A Biol 399 or 499 requires a sponsor or co-sponsor who is a faculty member in the Biology department. Biology faculty often supervise independent study course work directly. If a student works in a lab outside the Biology department, a Biology faculty member must serve as a co-sponsor for the project. A Biology faculty member will co-sponsor an independent study if the sponsor’s work is known to the co-sponsor and/or the proposed research project lies within the co-sponsor’s area of expertise. If the proposed sponsor is outside of the Biology department, it is advisable to discuss your proposed independent study with potential Biology department co-sponsors as soon as possible. A Biology department faculty member who has agreed to co-sponsor a Biol 399 project is committed to monitor the student’s progress and to evaluate and grade the final report. Biology faculty are under no obligation to co-sponsor independent study research, although most are willing to do so. A student who is unable to find a co-sponsor within the Biology department may apply at The College for credit as College 99, but approval is rare and it does not count toward the Biology major.
A final written report is required for all Biol 399/499 courses. This report is generally expected to take the form of an article to be published in a scientific journal. If a Biol 399 student has spent most of the semester working out methodological problems, it is appropriate that the paper consists primarily of Introduction and Methods, with very limited Results and Discussion sections. Biol 399/499 usually involves work in a lab or in the field however, in rare cases with permission from the Undergraduate Chair, a Biology faculty member may agree to sponsor a thoughtful synthesis of a biological topic as a research project. For further information on independent study requirements, please see the instructions on the Biol 399/499 application, which can be obtained from the Academic Office. If you want to learn more about the kinds of research projects carried out by previous Biology majors, browse through the file of honors theses written by previous Biology majors, available in the Biology Academic Office.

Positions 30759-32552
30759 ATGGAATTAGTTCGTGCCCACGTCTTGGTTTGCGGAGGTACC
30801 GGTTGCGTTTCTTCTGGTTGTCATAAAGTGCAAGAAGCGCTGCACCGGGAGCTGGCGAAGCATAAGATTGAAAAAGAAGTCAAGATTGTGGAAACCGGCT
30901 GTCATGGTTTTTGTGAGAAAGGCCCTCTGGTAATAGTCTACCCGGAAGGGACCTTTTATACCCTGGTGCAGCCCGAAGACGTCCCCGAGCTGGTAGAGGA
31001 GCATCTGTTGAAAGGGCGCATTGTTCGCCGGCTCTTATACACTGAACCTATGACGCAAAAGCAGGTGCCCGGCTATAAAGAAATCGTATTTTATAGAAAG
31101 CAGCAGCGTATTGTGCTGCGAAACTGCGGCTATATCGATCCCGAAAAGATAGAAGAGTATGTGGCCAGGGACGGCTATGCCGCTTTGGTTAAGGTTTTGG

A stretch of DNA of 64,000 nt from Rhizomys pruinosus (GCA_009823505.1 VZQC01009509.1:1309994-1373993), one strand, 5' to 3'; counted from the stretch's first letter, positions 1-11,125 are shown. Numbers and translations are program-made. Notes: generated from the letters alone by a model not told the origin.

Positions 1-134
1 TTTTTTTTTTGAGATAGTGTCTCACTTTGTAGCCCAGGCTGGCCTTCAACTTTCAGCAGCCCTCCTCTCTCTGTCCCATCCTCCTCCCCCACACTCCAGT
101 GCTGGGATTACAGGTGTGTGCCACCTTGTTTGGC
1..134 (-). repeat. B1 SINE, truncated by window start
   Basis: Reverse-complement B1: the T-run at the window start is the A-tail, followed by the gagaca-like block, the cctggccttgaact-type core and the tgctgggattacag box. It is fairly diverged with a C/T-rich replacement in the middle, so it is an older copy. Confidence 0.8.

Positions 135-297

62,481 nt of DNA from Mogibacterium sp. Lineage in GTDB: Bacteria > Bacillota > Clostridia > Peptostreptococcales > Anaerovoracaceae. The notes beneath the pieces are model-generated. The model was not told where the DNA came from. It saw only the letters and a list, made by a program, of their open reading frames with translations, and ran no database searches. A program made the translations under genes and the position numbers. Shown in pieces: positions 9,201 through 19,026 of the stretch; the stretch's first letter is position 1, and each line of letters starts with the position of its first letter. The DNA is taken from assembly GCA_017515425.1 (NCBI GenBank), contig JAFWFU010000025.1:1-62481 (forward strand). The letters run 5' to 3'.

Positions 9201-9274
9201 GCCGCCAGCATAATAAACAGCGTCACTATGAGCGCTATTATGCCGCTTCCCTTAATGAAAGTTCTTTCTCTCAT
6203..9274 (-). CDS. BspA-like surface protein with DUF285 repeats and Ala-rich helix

Permission to enroll in either Biol 399 or 499 must always be obtained in advance. Course section numbers are only issued after completion of the application for resgitration. Once a student has completed a Biol 399, he or she may take Biol 499, Advanced Independent Study, which requires that the student build on the research project begun in Biol 399 and, ideally, contribute to the experimental design. Biol 499 should be done in the same laboratory as 399. Only in rare cases, may a student switch to a different lab for Biol 499. The student should explain in writing the educational reasons for the proposed switch in labs and the previous experience that allows the student to complete a research project of his or her own design at a level appropriate for Biol 499. The student must obtain written approval from the Biology Department faculty member who serves as the sponsor or co-sponsor of the Biol 499 project.
Both Biol 399 and 499 can be counted toward the "four additional courses” requirement, provided that the student's other two courses for this requirement are both Biology department courses. If a student wishes to count courses from outside the department toward the “four additional courses” requirement, then the student may count Biol 399 toward the major and count Biol 499 as an elective.